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Preventing Pipe Problems This Winter

It’s that time of year again! As the cold air blows in and you hunker down, you’ll want to think about your pipes. Water expands when frozen, placing an enormous amount of pressure and stress on pipes. This pressure can break your pipes, causing a major water loss in your property. FloodSERV is sharing helpful information about how to protect your pipes from freezing.

The Facts on Frozen Pipes

  • When water freezes and expands within your pipes, it exerts up to 40 lbs of pressure per square inch.
  • Homes built prior to the 60s are especially susceptible to frozen pipes.
  • Water expands by 10% when it freezes.
  • 37% of frozen pipe failures occur in the basement.
frozen pipe water damage

Should You Be Concerned About Your Pipes? 

While burst pipes can affect properties of all types, ages, and uses, there are a few factors that predispose your pipes to frost bite. Frozen pipes are of particular concern in the following instances: 

  • The pipes are outdoors or exposed to extreme temperatures. This can include outdoor hose bibs, a swimming pool supply line, or even your water sprinkler line. 

  • Your supply pipes reside in unheated indoor areas such as a basement, crawl space, attic, garage, or cabinet. 

  • The pipes run along exterior walls with little insulation. 

How to Protect Your Pipes 

  • Drain out swimming pools and sprinkler supply lines. Do not put antifreeze in the lines.
  • Remove and drain outdoor hoses. Close the inside valves that supply the outdoor hose line. Open outdoor hose bibs to allow water to drain. 
  • Insulate attics, basements, and crawlspaces to retain heat.  
  • Consider investing in pipe sleeves or UL-listed heat tape. In a pinch, newspaper can be wrapped around pipes for insulation. 
  • Research relocating exposed pipes to heated areas. 
pipe insulation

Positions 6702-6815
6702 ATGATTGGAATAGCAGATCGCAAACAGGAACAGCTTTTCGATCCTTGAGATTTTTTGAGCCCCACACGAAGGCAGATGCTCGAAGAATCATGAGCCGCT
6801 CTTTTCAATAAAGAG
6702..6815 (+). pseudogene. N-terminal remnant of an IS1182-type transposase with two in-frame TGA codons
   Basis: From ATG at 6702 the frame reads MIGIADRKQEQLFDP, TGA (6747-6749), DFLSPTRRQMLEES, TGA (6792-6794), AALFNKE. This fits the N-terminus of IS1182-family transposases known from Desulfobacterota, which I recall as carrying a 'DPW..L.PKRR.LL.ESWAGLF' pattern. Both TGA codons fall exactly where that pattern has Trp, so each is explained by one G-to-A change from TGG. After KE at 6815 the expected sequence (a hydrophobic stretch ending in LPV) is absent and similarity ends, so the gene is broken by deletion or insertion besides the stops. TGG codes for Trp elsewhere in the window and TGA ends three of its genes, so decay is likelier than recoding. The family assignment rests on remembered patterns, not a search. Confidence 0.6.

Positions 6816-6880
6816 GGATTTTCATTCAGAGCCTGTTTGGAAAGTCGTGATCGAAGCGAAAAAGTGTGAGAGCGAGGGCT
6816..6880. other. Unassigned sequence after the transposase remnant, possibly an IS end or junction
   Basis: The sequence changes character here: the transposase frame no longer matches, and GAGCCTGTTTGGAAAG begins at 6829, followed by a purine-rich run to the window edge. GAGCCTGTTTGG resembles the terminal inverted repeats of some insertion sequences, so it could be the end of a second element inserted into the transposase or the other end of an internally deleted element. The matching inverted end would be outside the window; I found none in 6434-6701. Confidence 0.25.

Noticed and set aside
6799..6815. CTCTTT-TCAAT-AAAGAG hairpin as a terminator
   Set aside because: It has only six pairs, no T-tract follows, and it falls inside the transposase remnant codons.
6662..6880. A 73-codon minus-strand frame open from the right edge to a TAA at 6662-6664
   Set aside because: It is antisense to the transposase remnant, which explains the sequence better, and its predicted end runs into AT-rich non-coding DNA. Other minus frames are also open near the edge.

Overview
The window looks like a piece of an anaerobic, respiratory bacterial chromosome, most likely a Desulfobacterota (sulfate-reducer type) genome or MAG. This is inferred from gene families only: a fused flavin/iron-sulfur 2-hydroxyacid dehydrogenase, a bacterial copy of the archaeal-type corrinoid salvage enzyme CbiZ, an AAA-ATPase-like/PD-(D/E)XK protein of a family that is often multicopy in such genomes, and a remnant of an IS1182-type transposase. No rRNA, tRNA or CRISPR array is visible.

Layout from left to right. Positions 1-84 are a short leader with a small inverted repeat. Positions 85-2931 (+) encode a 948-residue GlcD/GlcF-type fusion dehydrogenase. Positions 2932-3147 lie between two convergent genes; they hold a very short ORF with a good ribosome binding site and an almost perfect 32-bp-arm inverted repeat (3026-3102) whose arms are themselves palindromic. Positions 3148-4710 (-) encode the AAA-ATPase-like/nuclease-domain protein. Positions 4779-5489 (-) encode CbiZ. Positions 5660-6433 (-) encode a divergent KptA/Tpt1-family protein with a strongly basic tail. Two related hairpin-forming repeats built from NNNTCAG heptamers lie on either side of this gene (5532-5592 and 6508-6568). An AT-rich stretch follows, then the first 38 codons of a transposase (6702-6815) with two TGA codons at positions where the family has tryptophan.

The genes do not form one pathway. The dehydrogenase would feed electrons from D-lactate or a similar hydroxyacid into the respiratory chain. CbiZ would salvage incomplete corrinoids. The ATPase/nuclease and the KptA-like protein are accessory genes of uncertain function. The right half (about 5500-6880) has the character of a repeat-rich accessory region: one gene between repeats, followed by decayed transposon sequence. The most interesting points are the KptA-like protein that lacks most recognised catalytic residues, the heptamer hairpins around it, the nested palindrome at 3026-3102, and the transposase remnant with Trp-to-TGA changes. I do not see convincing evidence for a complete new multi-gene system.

How to Prevent Frozen Pipes 

  • Close garage doors to keep heat in if your water supply lines are located here.
  • Circulate warm air by opening kitchen and bathroom cabinet doors that house pipes. 
  • During cold spells, turn faucets on to allow for a slow drip to prevent freezing. 
  • Maintain consistency in your thermostat temperature settings during the day and night. 
  • When away from the property, do not set the temperature to lower than 55 degrees Fahrenheit. 

How to Tell if Your Pipes are Frozen

You can generally tell if the pipes are frozen if only a trickle of water comes out when the faucet is on. Other methods include a touch-test to exposed pipes. If you find yourself shivering after touching the pipe, there is a good chance it could be frozen. Finally, if you notice signs of water damage in your home such as peeling paint, sagging ceilings, wet drywall, discolored areas, it is possible the pipe has already burst. 

How to Handle Frozen Pipes 

Sometimes, even despite your best efforts, the property’s pipes can freeze and burst. While this can be a scary situation to find yourself in, there are measures you can take to minimize the issue.  Here’s how you can handle frozen pipes in your property: 

  • Keep faucets turned on. As the ice melts and allows water to flow, it will assist in dethawing the rest of the pipe. 

  • Wrap a heating pad or blankets around the pipe, or apply warm air with a hair dryer, space heater. Do not use blowtorches, propane heaters, stoves, or other open flames to apply heat. 

  • Heat should be applied until water pressure has fully returned.  

  • Check all faucets in the property to identify other frozen pipes. Where there is one frozen pipe, there is likely another. 

  • If you cannot find the section of pipe that is frozen, or it is inaccessible, call a professional plumber for help. 


Don’t Let Frozen Pipes Get You Down 

If your property falls victim to frozen pipes, and worse, a pipe bursts, FloodSERV is here to help. Our water restoration team is experienced with burst pipe water damage and will handle the job with care. 

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